Thelytokous and dioecious populations of Phenacaspis pinifoliae (Fitch), (Homoptera : Diaspididae) Public Deposited

http://ir.library.oregonstate.edu/concern/graduate_thesis_or_dissertations/5m60qv188

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  • Two populations of the pine needle scale, Phenacaspis pinifoliae (Fitch), were studied. One population was located in Corvallis, Oregon, and the other population was located near Santiam Pass, Oregon. Both populations were feeding on Pinus contorta. The Corvallis population was unisexual, univoltine, and over wintered as both eggs and adult females. The life cycle and seasonal history of the Corvallis population were compared with those described in the literature for bisexual populations in Saskatchewan and Connecticut and differed strikingly from both of these. The Saskatchewan population was univoltine and overwintered as eggs only. The Connecticut population was reported to be bivoltine and overwintered only as eggs. The Santiam population was bisexual. No data were obtained concerning the number of generations or overwintering form of the Santiam population. Cytological comparisons of the Corvallis and Santiam populations Redacted for privacy were made through microscopic examination of unhatched embryos. Embryos from the unisexual Corvallis population showed eight chromosomes per cell. Embryos from the bisexual Santiam population showed either four or eight chromosomes per cell. Since the Corvallis population consisted of females only, it was apparent that female P. pinifoliae were diploid and the males haploid. Evidence was presented to show that the bisexual Santiam population probably reproduces by the diaspidid method, in which the males are haploid and lack heterochromatin. It was assumed that the closely related unisexual Corvallis population utilizes a similar method of reproduction. Finally, mature females of the two populations were compared morphologically. Significant differences associated with the pygidium were found between the populations. It was decided that for the present the two populations should retain their conspecific status even though differences were found.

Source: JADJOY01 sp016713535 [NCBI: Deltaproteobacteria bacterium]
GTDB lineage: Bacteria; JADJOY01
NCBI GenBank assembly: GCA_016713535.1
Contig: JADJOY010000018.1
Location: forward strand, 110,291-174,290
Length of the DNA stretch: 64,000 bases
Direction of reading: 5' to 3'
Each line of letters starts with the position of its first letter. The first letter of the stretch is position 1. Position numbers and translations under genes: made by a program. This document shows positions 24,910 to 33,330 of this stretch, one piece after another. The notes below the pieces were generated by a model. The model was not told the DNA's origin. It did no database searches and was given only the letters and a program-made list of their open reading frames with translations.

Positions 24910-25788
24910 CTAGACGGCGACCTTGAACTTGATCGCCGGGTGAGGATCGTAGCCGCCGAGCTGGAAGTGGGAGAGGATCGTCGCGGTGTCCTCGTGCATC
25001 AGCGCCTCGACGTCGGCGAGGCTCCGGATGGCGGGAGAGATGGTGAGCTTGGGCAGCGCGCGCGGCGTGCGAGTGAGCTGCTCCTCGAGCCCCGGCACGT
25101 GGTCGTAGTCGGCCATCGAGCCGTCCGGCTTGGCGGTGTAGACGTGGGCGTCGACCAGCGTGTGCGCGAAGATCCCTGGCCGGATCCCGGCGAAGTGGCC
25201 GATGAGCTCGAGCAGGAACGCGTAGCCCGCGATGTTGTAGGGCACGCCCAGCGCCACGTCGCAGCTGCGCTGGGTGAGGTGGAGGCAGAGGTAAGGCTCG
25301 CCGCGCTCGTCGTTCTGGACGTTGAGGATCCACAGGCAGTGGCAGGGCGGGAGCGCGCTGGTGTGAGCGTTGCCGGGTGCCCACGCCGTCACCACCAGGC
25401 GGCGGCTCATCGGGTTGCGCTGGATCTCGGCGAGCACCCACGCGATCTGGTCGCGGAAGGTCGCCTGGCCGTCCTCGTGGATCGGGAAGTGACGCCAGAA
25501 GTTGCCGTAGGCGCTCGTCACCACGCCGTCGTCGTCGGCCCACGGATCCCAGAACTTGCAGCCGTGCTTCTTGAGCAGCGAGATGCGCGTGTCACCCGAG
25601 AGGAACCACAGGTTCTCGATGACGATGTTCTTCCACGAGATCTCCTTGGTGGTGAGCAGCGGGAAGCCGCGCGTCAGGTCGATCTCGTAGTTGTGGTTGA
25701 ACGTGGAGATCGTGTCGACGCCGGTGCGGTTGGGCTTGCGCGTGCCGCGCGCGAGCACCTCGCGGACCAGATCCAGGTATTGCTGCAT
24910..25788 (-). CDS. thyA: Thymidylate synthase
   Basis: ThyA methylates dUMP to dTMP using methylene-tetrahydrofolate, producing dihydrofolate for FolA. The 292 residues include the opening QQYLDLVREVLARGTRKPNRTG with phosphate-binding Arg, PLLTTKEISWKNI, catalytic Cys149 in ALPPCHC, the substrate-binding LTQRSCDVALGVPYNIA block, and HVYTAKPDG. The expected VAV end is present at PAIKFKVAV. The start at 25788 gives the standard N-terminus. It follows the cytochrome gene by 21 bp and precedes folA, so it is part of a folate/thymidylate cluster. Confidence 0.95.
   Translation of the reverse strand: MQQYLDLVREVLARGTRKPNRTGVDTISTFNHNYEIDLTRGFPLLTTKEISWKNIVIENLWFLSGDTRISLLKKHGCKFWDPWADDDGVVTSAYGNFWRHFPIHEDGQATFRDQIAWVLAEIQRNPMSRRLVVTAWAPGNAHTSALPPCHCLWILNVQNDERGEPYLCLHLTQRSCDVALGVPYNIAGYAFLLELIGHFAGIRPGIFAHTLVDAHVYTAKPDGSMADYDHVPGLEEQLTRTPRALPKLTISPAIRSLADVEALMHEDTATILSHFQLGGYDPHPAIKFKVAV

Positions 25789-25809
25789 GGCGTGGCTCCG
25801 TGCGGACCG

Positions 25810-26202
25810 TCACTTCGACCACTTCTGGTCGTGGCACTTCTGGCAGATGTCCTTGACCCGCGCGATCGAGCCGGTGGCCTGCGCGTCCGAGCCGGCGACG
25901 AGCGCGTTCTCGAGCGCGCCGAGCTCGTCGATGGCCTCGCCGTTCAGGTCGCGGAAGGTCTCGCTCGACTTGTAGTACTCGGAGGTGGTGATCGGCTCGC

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  • description.provenance : Approved for entry into archive by Patricia Black(patricia.black@oregonstate.edu) on 2014-05-29T16:57:34Z (GMT) No. of bitstreams: 1 StimmannMichaelWilliam1965.pdf: 9768334 bytes, checksum: 90b45204b750cc451e43fb7b93cc050a (MD5)
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